The fourth of Joan Crawford's Warner Bros. vehicles, Flamingo Road doesn't hold up as well as her earlier Mildred Pierce or Humoresque, but there's plenty to please the eye and ear. Sideshow kootch-dancer Lane Bellamy (Crawford), stranded in a backwater town, gets a job as a waitress. Lane begins falling in love with Fielding Carlisle (Zachary Scott), the political protege of the town's big-daddy sheriff Titus Semple (Sidney Greenstreet). Semple regards Lane as a gold-digging troublemaker, and does his best to break up the romance, framing her on a trumped-up morals charges and having her shipped off to prison. Once out of the "joint," Lane returns to town, seeking revenge against both Semple and Carlisle. She charms political hack Dan Reynolds (David Brian) into marriage, then transforms Reynolds into a "reform candidate" bent on destroying the corrupt Semple machine. Faced with political ruin, Lane's ex-beau Carlisle commits suicide, a fact that Semple uses as a weapon against Reynolds. A showdown is inevitable–but the story is far from over!
Randy (born Veronica Crawford) is a brilliant American soul singer who had a UK top five hit (Street life) as un-credited vocalist with the Crusaders in 1973, then had two UK top five hits (One day I'll fly away, Almaz) in the eighties as a solo singer. Randy never achieved this level of success in her homeland. Apart from those three major hits, Randy had two other UK top twenty hits (You might need somebody, Rainy night in Georgia) and several minor hits, three of which (Imagine, Secret combination, One hello) are included here. Most of the songs here are originals but, with her outstanding voice, Randy is a great interpreter of other people's songs, as this collection shows. This collection truly is the very best of Randy Crawford, one of the finest soul singers there has ever been.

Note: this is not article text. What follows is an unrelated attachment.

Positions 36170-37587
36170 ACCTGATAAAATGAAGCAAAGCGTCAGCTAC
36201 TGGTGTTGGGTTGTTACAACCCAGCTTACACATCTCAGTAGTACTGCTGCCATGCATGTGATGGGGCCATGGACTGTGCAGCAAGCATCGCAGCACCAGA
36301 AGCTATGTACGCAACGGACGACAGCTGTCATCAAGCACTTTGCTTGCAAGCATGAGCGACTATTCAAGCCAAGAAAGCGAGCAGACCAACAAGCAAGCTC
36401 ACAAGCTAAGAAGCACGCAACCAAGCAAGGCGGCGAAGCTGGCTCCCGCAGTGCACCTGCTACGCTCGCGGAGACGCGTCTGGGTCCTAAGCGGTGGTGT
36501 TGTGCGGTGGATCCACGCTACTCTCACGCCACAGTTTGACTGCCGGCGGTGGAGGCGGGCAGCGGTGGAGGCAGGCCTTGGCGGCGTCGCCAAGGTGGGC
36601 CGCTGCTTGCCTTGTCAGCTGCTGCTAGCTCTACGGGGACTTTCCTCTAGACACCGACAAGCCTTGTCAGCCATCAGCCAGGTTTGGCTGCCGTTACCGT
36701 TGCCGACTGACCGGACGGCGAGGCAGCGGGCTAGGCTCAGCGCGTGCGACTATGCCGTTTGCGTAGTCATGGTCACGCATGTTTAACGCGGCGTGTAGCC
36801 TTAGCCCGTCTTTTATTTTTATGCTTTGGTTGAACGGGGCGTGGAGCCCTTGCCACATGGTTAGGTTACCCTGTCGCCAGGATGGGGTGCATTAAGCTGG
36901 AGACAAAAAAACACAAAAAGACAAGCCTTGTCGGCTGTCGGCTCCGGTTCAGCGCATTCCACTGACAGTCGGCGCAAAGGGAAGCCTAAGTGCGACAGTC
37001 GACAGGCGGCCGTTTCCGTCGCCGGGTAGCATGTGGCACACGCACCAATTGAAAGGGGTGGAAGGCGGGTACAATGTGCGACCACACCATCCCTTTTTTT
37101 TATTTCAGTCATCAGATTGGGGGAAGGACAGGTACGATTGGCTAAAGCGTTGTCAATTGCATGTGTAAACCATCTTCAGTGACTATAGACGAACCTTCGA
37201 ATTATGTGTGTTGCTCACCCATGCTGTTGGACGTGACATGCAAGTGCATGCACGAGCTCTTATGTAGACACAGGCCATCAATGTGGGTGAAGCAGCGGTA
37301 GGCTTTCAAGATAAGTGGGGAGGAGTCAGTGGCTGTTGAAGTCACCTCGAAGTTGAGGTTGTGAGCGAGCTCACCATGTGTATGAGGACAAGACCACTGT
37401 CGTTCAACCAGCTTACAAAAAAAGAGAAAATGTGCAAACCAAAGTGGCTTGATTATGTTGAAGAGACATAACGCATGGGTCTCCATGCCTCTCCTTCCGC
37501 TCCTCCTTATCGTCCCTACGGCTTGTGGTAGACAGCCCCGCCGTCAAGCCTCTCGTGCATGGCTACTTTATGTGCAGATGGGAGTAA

Features 24 bit remastering and comes with a mini-description. When Ray Charles' musical director has the words "blues" and "soul" in large type on the covers of his own releases, there's a strong chance that's what the listener will find inside. The Mr. Blues set from 1968 is Crawford and a small horn section playing rocking blues riffs with a crack rhythm section. Instrumental R&B doesn't get much hipper. Crawford's tough but lyrical sound – informed by a bebopper's command and facility – is tailor-made for this blues-charged music. Highlights include the title track, a cool, finger-popping "Route 66," a sleazy, churning "Lonely Avenue," and a couple of no-nonsense Crawford originals. A middle-of-the road "On a Clear Day (You Can See Forever)" is the only departure from the set's satisfyingly gritty feel.